Article #8 - Series: Good Arguments for God's Existence

The Kalam Cosmological Argument
This is one of the best Cosmological Arguments for God's Existence in use today.  As you know, a Cosmological argument seeks to prove God's existence from what we know about the beginning of the universe.  This argument is deceptively simple, and very easy to remember since it only has 3 steps.  It also has a huge range of scientific and philosophical evidence supporting it, which makes it very powerful in today's society.  This argument has enjoyed a long and wide appeal among both Christians and Muslim theologians. Its form is simple and straightforward.

1.       Whatever begins to exist has a cause for its coming into being.
  • We know this from the Law of Causality
  • We know this from our common experience
2.       The universe began to exist.
      Philosophical Evidence that the universe had a point of beginning
         - It is impossible to cross an Actual Infinite.
            - It is impossible for an Actual Infinite to exist.

3.       Therefore, the universe has a cause for its coming into being.

Grant the first premise. (Most people—outside of asylums and graduate schools would consider it not only true, but certainly and obviously true.)
Is the second premise true? Did the universe—the collection of all things bounded by space and time—begin to exist? This premise has recently received powerful support from natural science—from so—called Big Bang Cosmology.
> Scientific Evidence that the universe had a point of beginning: 
     - S econd Law of Thermodynamics (Entropy)
     - U niverse is expanding (Edwin Hubble - 1920's)
     R adiation Heat (Cosmic Micorwave Background Radiation)
     - G alaxial Ripples + Matter (COBE satellite discovery)
    - E instein’s equation: E=mc2
But there are philosophical arguments in its favor as well. Can an infinite task ever be done or completed? If, in order to reach a certain end, infinitely many steps had to precede it, could the end ever be reached? Of course not—not even in an infinite time. For an infinite time would be unending, just as the steps would be. In other words, no end would ever be reached. The task would—could—never be completed.
But what about the step just before the end? Could that point ever be reached? Well, if the task is really infinite, then an infinity of steps must also have preceded it. And therefore the step just before the end could also never be reached. But then neither could the step just before that one. In fact, no step in the sequence could be reached, because an infinity of steps must always have preceded any step; must always have been gone through one by one before it. The problem comes from supposing that an infinite sequence could ever reach, by temporal succession, any point at all.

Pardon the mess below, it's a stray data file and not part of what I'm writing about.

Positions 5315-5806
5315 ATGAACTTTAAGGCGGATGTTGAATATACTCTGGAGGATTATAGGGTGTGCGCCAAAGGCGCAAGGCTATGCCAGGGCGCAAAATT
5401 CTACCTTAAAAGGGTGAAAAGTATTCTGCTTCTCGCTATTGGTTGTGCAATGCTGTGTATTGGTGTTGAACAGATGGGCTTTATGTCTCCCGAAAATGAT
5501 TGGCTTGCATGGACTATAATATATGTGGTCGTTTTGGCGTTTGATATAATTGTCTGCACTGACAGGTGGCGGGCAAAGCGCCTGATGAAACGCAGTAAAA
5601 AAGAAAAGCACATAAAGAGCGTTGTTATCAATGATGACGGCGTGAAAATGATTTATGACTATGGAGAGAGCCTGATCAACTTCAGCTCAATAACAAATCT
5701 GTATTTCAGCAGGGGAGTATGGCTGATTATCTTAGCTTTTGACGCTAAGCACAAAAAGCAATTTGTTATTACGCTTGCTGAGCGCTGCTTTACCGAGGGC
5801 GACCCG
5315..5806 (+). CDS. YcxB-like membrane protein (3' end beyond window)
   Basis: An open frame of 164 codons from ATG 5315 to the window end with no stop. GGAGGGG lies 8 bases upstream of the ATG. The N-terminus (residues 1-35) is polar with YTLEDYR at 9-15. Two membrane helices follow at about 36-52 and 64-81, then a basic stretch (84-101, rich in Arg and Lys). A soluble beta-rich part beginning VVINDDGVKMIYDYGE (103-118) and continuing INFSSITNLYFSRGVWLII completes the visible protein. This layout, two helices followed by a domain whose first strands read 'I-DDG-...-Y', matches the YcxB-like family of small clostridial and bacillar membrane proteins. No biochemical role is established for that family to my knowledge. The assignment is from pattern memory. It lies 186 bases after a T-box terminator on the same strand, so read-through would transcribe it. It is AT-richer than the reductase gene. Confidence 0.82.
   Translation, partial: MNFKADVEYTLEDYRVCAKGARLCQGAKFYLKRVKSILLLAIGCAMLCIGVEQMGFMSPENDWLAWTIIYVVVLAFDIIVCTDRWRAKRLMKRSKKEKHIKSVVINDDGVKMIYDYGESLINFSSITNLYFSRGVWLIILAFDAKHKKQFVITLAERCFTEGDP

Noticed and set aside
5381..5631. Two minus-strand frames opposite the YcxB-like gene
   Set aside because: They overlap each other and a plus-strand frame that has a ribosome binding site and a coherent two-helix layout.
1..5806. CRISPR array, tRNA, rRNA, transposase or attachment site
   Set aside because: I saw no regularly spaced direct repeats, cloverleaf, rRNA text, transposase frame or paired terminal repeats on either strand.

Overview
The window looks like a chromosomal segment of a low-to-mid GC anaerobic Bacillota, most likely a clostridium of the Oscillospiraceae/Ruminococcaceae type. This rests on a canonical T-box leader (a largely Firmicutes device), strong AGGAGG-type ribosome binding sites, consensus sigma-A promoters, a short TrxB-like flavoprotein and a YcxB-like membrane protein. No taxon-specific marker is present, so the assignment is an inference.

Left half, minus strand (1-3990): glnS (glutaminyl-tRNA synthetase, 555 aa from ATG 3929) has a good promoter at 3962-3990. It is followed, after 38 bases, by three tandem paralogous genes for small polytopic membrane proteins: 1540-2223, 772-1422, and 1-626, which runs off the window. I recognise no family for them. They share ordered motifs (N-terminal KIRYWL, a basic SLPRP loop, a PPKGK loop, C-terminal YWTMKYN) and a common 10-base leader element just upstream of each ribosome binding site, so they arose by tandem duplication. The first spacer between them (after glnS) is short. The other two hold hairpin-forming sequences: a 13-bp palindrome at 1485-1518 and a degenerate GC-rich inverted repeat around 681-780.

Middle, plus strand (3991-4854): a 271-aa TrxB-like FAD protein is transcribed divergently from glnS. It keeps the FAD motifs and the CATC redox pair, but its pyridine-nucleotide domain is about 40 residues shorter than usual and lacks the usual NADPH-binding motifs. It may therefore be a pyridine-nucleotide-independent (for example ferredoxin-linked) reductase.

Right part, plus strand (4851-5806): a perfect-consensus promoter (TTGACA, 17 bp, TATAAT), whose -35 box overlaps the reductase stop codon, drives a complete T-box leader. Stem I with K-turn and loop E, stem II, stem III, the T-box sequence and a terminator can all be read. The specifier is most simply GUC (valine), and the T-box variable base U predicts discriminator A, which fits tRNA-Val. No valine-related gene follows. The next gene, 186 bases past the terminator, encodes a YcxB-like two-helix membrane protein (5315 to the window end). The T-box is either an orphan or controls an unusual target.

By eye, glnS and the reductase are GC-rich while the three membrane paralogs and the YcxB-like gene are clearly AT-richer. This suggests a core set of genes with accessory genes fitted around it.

Now if the universe never began, then it always was. If it always was, then it is infinitely old. If it is infinitely old, then an infinite amount of time would have to have elapsed before (say) today. And so an infinite number of days must have been completed—one day succeeding another, one bit of time being added to what went before—in order for the present day to arrive. But this exactly parallels the problem of an infinite task. If the present day has been reached, then the actually infinite sequence of history has reached this present point: in fact, has been completed up to this point—for at any present point the whole past must already have happened. But an infinite sequence of steps could never have reached this present point—or any point before it.
So, either the present day has not been reached, or the process of reaching it was not infinite. But obviously the present day has been reached. So the process of reaching it was not infinite. In other words, the universe began to exist. Therefore, the universe has a cause for its coming into being, a Creator.
It is intersting to realize the qualities that this Creator woud have if He created physical universe that we know of:
  1. The Creator would be a personal being with a MIND/PERSON, for it exercised a choice/decision in creating the universe.
  2. The Creator would have to be TIMELESS, for it created all of time.
  3. The Creator would have to be IMMATERIAL, for it created all of the material realm.
  4. The Creator would have to basically be ALL-POWERFUL, for it created all energy and matte we know of out of nothingness.
  5. The Creator would have to be basically be ALL-KNOWING, for it engineered the entire cosmos with all of it's precise fine-tuned laws for supporting complex life forms.
  6. The Creator would have to be a NECESSARY Being, since all other things and beings in the universe came out of it and would be dependant/contingent upon it. 
Isn't it interesting that these are all qualities of the God of Scripture: A Person which is timeless, immaterial, all-powerful, all-knowing, and a metaphysically Necessary Being?  Fascinating.